Montrose Daily Press

Katharhynn Heidelberg is the senior writer for the Montrose Daily Press. Follow her on Twitter @kathMDP.
Montrose Daily Press | April 2, 2019
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Grand Opening

‘Quantum Leap’ for Mental Health with New Walk-In Center

By Media Coverage, News

Montrose Police Chief Blaine Hall recounted the “absolutely hellacious night” his patrol officers had March 26.

That night, the police juggled three simultaneous responses involving subjects experiencing mental health problems and substance intoxication. In one instance, dispatchers talked a person threatening self-harm into dropping his knife before officers arrived; he was taken to the hospital emergency room.

Now, however, there is another option for those experiencing a mental health crisis. On March 29, after a two-year process, The Center for Mental Health opened its 11-bed crisis stabilization unit and walk-in clinic at 300 N. Cascade Ave.

“This is really a quantum leap for better care,” Dr. Thomas Canfield, Montrose County coroner, said. Canfield is particularly concerned with suicides, which occur at a high rate on the Western Slope.

“We’ve had trouble getting suicidal (people) therapy and this can provide that. … It will be a great improvement,” he said.

Hall said the facility will help people like the knife-wielding subject from March 26.

“He would have been a great candidate to go to the center to help release some of the burden toward the hospital,” the chief said.

As its name implies the walk-in crisis center serves both walk-in clients and patients needing up to five days of bed-care, as well as offers detox services. People do not need to be brought in by law enforcement or other first responders to access the services.

The emergency stabilization unit serves Montrose, Delta, San Miguel, Hinsdale, Gunnison and Ouray counties. It all came about through the collaboration of multiple entities and partners, including Region 10, which moved out of the Cascade Avenue address and into property The Center had initially purchased to make into a crisis unit.

The approximately $3 million crisis unit project is supported by 24 founding donors and other funding. “It’s been a huge community collaboration from Day 1,” Shelly Spalding, Center for Mental Health CEO, said.

The crisis walk-in center won’t fill every gap in psychiatric services in the area, but it does meet some of the need and is expected to relieve some of the pressure on emergency rooms, which previously were among the few options for those in a mental health crisis.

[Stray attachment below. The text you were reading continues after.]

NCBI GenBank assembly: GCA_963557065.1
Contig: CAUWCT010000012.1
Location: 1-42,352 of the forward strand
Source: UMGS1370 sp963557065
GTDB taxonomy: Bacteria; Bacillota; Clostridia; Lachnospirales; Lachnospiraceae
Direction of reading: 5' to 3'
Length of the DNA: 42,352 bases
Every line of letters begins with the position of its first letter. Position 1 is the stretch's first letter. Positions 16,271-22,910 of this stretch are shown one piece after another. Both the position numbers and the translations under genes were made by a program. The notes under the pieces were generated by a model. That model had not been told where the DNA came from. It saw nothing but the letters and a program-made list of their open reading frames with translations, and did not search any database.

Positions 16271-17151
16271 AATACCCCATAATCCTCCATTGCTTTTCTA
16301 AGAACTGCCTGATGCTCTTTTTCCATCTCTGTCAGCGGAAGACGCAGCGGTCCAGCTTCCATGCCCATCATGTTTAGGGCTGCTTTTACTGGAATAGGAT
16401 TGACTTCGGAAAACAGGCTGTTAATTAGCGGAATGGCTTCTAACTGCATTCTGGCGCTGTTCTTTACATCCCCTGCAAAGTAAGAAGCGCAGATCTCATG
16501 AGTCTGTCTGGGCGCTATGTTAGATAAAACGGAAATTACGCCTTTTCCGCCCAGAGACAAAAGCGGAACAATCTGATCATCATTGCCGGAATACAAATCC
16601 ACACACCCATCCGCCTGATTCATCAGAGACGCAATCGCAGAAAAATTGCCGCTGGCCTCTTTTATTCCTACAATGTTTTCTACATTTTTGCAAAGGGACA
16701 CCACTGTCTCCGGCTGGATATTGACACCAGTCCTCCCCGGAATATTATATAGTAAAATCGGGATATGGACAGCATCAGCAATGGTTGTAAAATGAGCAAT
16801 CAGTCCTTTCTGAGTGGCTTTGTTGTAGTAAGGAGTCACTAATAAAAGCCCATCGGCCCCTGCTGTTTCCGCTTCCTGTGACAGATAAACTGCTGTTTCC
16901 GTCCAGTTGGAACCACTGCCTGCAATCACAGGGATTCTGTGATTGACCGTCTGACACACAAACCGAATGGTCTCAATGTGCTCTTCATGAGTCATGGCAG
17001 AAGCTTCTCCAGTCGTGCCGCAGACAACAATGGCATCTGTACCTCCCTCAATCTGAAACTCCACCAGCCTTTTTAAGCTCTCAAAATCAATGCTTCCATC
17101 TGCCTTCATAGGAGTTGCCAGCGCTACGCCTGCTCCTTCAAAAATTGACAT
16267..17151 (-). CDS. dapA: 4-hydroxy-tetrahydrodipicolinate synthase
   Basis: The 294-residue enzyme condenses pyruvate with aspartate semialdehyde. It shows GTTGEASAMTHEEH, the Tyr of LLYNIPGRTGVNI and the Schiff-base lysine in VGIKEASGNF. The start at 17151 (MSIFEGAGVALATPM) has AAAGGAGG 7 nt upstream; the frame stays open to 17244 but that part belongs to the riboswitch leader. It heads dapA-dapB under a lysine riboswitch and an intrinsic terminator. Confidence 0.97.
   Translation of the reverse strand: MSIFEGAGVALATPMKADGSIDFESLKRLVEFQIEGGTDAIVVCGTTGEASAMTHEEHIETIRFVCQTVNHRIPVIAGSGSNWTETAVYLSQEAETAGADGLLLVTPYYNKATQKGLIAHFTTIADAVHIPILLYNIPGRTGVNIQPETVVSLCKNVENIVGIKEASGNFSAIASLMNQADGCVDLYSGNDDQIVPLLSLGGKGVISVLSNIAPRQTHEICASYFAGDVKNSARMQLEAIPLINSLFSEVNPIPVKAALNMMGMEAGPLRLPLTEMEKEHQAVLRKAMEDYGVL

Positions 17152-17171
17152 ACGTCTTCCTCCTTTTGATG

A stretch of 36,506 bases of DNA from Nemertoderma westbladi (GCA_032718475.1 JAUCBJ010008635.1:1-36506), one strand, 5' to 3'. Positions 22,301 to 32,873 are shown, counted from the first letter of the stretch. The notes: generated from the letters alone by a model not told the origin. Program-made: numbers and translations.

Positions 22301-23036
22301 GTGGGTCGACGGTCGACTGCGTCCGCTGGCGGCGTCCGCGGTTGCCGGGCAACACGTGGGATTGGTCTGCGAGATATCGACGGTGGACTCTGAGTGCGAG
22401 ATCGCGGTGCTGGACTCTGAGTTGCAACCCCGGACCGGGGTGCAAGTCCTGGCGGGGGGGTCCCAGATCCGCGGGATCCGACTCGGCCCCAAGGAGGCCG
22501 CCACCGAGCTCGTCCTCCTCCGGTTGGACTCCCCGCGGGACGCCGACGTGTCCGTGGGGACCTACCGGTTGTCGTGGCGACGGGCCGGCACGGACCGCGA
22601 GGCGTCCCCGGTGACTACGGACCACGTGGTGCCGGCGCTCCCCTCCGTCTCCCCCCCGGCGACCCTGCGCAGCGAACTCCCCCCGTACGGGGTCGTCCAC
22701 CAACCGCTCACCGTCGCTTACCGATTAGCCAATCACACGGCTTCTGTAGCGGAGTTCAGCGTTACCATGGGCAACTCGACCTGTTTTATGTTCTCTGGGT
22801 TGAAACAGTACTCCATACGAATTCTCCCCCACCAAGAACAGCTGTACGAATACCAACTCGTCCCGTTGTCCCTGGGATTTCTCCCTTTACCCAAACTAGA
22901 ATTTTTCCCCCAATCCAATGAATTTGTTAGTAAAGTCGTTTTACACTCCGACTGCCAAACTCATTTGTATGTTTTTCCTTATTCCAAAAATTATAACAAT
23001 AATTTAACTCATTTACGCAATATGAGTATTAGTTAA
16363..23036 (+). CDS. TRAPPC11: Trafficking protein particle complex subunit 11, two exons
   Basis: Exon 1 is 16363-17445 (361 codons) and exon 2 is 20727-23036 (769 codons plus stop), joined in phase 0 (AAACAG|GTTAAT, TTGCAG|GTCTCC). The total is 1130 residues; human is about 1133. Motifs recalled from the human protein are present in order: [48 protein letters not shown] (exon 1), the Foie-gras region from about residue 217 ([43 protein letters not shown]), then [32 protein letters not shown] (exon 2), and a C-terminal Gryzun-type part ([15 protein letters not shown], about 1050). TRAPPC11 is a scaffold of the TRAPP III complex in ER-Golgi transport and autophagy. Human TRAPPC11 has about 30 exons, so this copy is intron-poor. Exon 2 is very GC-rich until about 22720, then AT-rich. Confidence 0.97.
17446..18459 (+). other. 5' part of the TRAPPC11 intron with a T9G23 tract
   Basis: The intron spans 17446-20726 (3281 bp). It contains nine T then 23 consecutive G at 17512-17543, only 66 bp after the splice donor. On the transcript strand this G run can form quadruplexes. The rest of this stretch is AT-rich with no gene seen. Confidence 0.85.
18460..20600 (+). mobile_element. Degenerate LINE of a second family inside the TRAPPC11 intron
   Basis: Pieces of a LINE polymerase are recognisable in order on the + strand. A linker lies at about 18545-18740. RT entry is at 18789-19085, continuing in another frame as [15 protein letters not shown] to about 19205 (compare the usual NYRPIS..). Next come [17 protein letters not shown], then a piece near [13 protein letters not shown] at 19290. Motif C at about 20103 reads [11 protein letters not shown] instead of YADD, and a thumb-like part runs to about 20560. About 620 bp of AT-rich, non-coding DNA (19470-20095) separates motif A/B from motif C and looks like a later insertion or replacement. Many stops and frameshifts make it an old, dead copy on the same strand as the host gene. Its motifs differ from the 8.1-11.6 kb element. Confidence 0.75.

Spalding said that as The Center for Mental Health’s board of directors gathered for a meeting a few days before the clinic opened, a man walked in seeking help.

“If we had any questions about whether this was needed, clearly it is,” she said.

Pressure valve

Chief Clinical Officer Amanda Jones walked police officers and other first responders through the new facility’s observation room, where people who likely do not need bed-care are assessed.

It is possible for people of any age to access this kind of walk-in care and those 15 and older can sign themselves in.

Clients who are deemed in need of bed care, which the crisis center can provide for up to five days, must be 12 or older. Those younger than 12 will be referred for hospital-level care. The center tries to connect with juveniles’ families, and when a guardian cannot be reached, it coordinates with Health and Human Services.

“We want adolescents and kids to be able to come here and to know that they can access us,” Jones said.

The crisis stabilization unit is secure from the rest of the facility and includes a separate entrance for law enforcement members to bring in people in crisis, without them having to be taken through the walk-in setting.

The unit is set up so that adolescents and adult clients can be kept separate, as required under certification rules.

Beds and furniture lacks sharp corners and are affixed to the floor or walls. In the bathrooms, fixtures like door handles are not weight-bearing and the shower head comes straight out of the wall. Beneath the grab bars, metal plating prevents bedding or clothing from being threaded through. It all creates a “ligature-free fixture” environment.

Two different pods to allow adults and adolescents to be separated. At no point are these two groups allowed to intermingle on the unit.